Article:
The Avengers: World War She-Hulk

The Avengers: World War She-Hulk
Avengers World War She-Hulk review
  • North American Publisher / ISBN: Marvel - 978-1-3029-2488-1
  • Volume No.: 9
  • Release date: 2022
  • UPC: 9781302924881
  • Contains adult content?: no
  • Does this pass the Bechdel test?: yes
  • Positive minority portrayal?: yes
  • CATEGORIES: Superhero

When Jason Aaron began writing the Avengers he introduced several global threats, or mention of them, and has kept these bubbling throughout the series. Some readers may feel that after eight volumes it’s about time some of those threats were dealt with. World War She-Hulk is for them. Unfortunately, though, rather than continuing directly from Enter the Phoenix, the Avengers have played a significant role in Heroes Reborn, and that’s resulted in some changes and seemingly wiped one of their long-term threats from the board. There’s also an early revelation that what has been perceived as two separate threats are actually united, although sharper readers may have had their suspicions about one villain for a time.

While Aaron has been writing the Avengers it’s the two women on the team who’ve been the least developed and who see the least time in the spotlight. Captain Marvel’s destiny is being guided by others in her own title, so she’s only on loan, but it’s finally time for She-Hulk to hit centre stage. Her condition is interesting, and has led to the reintroduction of thought balloons, a genuine 21st century comics rarity. She maintains her intellect internally, but can only vocalise with the Hulk’s minimal vocabulary. World War She-Hulk begins with her capture by the Russian Winter Guard.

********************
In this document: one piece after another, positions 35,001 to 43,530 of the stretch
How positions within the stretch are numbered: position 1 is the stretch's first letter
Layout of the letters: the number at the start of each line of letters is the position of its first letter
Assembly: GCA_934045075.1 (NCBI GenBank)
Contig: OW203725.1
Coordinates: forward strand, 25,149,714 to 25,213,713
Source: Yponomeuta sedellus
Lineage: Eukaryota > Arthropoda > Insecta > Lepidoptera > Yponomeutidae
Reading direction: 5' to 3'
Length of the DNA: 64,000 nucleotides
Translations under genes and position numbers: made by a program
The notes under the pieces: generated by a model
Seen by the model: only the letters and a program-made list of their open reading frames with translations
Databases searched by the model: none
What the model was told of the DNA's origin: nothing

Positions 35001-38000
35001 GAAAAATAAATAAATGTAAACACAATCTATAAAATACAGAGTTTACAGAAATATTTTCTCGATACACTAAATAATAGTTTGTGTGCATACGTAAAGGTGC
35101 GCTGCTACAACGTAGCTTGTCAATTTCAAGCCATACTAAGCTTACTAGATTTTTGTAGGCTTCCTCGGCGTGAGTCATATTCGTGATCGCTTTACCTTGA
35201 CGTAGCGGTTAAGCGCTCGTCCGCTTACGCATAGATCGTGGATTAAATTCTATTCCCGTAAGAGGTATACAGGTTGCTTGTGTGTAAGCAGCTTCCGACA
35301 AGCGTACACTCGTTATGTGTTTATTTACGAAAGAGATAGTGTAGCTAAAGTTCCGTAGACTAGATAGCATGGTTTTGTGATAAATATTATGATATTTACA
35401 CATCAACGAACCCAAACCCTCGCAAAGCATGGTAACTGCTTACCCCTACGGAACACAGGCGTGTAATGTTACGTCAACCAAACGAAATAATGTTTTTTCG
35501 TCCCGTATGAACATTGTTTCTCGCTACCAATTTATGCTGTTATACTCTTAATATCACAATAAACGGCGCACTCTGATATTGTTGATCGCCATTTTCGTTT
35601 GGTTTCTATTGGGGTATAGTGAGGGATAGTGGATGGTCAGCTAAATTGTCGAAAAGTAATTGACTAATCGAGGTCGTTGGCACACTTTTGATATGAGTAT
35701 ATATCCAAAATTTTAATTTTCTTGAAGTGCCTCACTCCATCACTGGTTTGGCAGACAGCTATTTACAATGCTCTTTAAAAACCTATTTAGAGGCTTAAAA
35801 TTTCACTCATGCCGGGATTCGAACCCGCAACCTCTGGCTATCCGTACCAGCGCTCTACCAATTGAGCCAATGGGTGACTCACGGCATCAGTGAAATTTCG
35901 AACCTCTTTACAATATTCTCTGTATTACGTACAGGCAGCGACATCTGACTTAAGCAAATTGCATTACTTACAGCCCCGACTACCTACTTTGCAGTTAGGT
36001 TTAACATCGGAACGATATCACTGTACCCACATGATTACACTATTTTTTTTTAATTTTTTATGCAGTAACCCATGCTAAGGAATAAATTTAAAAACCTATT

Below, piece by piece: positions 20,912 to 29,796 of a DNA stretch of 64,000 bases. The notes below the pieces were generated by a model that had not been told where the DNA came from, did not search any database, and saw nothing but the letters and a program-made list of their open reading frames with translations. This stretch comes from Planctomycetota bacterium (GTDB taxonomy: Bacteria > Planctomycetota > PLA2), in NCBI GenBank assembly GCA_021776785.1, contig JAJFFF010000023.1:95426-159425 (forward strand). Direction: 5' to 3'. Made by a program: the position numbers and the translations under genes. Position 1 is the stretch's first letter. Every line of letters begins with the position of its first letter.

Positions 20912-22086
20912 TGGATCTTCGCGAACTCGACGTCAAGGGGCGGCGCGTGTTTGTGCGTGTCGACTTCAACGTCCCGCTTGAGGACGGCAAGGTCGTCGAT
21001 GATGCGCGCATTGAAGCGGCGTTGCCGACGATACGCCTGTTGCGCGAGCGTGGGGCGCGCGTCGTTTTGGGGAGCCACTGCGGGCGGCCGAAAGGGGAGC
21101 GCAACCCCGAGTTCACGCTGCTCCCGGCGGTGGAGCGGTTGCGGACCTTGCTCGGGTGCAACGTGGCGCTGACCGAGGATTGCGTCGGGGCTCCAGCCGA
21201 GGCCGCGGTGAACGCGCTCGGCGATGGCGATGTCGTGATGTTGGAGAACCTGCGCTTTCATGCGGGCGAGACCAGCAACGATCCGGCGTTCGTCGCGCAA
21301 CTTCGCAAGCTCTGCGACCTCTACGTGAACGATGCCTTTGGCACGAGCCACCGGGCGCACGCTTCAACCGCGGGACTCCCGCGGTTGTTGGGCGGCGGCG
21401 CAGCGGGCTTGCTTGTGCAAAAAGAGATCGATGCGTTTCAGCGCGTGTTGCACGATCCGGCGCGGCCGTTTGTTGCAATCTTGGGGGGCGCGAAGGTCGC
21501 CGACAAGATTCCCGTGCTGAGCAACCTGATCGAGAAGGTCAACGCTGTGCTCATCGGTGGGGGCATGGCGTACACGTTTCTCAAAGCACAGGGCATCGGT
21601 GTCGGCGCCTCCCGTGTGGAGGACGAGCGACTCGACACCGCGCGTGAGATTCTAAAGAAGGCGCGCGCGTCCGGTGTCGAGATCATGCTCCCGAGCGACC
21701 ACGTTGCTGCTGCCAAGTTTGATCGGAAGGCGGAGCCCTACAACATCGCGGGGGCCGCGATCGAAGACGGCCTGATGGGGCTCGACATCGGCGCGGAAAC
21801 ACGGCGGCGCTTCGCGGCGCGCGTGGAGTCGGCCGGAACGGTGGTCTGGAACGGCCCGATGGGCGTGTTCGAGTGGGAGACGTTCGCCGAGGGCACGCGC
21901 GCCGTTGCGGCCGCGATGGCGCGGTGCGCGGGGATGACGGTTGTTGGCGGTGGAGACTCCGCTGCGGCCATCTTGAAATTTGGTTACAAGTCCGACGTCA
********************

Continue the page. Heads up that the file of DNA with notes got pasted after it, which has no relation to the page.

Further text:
It’s once again the phenomenal Javier Garrón illustrating the bulk of this volume. There’s a good reason for the title, and Garrón brings the assorted conflicts in different arenas to spectacular life, making some large scale wars look amazing. The other artists are involved in a finale and coda setting up a bunch of new plots, but special mention should be made of Steve McNiven’s stunning work on Christopher Ruocchio’s Thor solo story ending the volume.

The title story very cleverly wrongfoots readers, while reinforcing that the Black Panther’s planning, or scheming, is beyond compare. Of course, by patting him on the back in-story we’re also by extension congratulating Aaron, and that’s well deserved. He combines the catharsis of some targeted action that’s been a long time, perhaps too long, in coming with some really smart plotting, and the wonder is that it’s achieved so succinctly. It is dark, though, and that’s balanced by some lighter moments elsewhere, like Ka-Zar as a herald of Galactus.

But wait! An extended final chapter reveals things are perhaps not as cut and dried as earlier material suggested, as Aaron opens the box with the ‘Multiverse’ label. He takes an old name and supplies a new Masters of Evil, and they’re a callously ambitious bunch set on ruling everything. That’s a matter to be picked up in The Death Hunters, while another chapter sets up Avengers Forever, but the thrills supplied here combine for Aaron’s best Avengers graphic novel to date.